The annual meeting of IGCP 653, entitled ‘Filling the gap between Cambrian Explosion and the GOBE’, will investigate the initiating causes and processes that produced the rapid diversification of marine organisms during the Ordovician Period, known as the ‘Great Ordovician Biodiversification Event’ (GOBE). Because the timing of the radiations varied among biotic clades and palaeocontinents and may have its roots in the Cambrian, stratigraphic sections ranging from Guzhangian (Series 3, Cambrian) to Middle Ordovician will be visited during the post-conference field excursion. A workshop on the Burgess Shale–type Guole Lagerstätte of the Jiangshanian (Furongian) age from Guangxi Autonomous Region, South China will be organized during the meeting for participants to examine specimens of trilobites, non-trilobites arthropods, brachiopods, graptolites, Cnidarians, echinoderms, hyoliths, palaeoscolecids worms, algae, etc. from the site.
The meeting in Yichang includes three days of indoor scientific sessions for delegates to present their latest research and a full day mid-conference field trip to the GSSPs of Dapingian and Hirnantian Stages including a historical site of local Hulu ethnic minority (ca. 2200 BC) near the Yichang city.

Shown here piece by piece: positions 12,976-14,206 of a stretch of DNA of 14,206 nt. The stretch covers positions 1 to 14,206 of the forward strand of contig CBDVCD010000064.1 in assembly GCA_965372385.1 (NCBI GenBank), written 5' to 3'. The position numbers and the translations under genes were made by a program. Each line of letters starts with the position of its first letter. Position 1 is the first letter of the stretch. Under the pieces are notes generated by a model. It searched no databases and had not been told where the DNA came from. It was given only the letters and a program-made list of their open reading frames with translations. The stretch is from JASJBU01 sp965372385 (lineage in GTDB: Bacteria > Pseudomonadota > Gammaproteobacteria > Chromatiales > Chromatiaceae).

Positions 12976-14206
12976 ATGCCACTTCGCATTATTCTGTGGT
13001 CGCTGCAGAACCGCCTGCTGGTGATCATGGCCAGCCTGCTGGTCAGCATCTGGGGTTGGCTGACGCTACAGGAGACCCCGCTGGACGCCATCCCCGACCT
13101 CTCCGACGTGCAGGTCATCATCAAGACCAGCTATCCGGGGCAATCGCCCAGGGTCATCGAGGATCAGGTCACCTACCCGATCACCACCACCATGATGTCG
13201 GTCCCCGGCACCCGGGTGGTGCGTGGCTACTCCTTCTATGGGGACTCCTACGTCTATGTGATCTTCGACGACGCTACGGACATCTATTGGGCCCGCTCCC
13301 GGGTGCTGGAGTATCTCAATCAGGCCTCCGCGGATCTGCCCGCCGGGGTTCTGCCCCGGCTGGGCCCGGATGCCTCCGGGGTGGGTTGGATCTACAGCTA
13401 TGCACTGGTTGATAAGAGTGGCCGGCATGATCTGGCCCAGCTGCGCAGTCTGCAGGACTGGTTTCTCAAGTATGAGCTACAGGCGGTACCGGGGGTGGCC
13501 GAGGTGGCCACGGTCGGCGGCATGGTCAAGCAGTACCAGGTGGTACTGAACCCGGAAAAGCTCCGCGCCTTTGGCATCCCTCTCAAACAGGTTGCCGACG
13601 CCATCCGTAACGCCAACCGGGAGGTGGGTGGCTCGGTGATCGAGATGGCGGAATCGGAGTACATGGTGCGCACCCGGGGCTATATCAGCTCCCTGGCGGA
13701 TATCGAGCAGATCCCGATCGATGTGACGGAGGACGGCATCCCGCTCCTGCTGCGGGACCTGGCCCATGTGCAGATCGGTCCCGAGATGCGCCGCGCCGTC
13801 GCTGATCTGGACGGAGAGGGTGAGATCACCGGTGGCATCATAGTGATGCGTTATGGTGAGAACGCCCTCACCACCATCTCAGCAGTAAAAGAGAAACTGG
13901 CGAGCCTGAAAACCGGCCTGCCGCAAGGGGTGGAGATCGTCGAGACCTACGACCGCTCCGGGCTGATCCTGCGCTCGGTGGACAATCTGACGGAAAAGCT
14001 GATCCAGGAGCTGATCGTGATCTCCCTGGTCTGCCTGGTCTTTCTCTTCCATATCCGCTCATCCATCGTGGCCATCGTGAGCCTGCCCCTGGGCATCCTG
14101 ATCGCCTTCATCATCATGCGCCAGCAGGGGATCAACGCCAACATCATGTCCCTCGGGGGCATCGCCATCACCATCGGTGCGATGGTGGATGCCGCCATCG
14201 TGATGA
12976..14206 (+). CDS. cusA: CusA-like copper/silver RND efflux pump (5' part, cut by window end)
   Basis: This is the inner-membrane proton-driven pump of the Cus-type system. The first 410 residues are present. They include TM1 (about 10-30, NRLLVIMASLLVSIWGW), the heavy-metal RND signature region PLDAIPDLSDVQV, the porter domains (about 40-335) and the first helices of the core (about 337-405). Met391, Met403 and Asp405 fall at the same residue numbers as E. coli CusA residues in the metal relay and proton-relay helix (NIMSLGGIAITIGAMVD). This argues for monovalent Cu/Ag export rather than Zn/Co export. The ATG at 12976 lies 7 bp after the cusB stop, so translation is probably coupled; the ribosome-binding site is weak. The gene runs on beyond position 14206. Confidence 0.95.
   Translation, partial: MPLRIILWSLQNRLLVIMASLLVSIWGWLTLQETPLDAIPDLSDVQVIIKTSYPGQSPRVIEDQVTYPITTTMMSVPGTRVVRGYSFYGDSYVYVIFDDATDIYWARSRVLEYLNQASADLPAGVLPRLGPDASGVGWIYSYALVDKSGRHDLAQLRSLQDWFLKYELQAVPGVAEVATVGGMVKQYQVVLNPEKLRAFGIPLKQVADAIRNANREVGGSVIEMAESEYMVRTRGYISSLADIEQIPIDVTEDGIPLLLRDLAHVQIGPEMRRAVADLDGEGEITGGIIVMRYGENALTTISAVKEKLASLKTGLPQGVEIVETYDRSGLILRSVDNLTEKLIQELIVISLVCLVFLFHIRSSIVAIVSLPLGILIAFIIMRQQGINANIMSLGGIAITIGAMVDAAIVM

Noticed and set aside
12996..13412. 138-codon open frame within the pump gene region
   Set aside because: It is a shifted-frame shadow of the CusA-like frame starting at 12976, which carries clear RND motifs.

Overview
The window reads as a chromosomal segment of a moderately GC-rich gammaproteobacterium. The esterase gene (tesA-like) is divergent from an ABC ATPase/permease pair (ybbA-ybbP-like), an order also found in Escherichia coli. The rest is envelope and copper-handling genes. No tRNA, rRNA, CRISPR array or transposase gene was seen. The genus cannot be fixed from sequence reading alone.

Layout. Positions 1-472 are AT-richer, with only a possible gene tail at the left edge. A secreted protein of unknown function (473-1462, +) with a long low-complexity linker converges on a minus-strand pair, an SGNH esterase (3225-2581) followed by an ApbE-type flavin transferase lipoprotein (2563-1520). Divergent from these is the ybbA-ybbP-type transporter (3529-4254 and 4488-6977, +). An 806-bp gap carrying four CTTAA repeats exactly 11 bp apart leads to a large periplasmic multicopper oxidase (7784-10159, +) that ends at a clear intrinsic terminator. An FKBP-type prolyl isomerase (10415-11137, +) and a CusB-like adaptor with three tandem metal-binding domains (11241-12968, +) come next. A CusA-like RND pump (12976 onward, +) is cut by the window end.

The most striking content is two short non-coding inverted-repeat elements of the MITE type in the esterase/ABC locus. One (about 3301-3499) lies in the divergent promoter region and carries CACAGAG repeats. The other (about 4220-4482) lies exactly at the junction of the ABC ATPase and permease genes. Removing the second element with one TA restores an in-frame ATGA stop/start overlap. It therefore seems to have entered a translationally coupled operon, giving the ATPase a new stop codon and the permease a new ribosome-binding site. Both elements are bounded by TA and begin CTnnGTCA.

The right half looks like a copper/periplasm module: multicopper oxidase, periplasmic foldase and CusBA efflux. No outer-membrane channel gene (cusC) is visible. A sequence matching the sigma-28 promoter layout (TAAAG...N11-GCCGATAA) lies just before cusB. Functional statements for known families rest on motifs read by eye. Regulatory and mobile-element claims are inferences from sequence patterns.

Yichang, located in western Hubei Province, central China, is one of the major cities in the Yangtze Gorges area. The city has a long and glorious history since the Han Dynasty (over two thousand years ago). It has now developed into a modern city of industry, business and tourism, with a population of 4 million. Among the most popular tourism sites near the city, are the spectacular Yangtze Gorges and the Yangtze Gorges Dam (hitherto the largest dam in the world).
Yangtze Gorges area was the birthplace and cradle of modern Chinese geology, where J.S. Lee and A.W. Grabau conducted and published their geological investigations in 1920s. The area yields many classic geologic sections of Neoproterozoic to Permian ages, among which include the GSSPs of Dapingian and Hirnantian Stages (Ordovician). The Cambrian and Ordovician rocks in the area are of typical shallow-water, platform facies, which consist of carbonates and shales. This area is also a classical area of practical courses in teaching field geology for university students due to the complete marine stratigraphic records of the Cryogenian to Triassic.
December 5, 2016: Distribution of First Circular
March 1, 2017: Website of the conference available for information and registration
April 1, 2017: Distribution of Second Circular
September 15, 2017: Distribution of Last Circular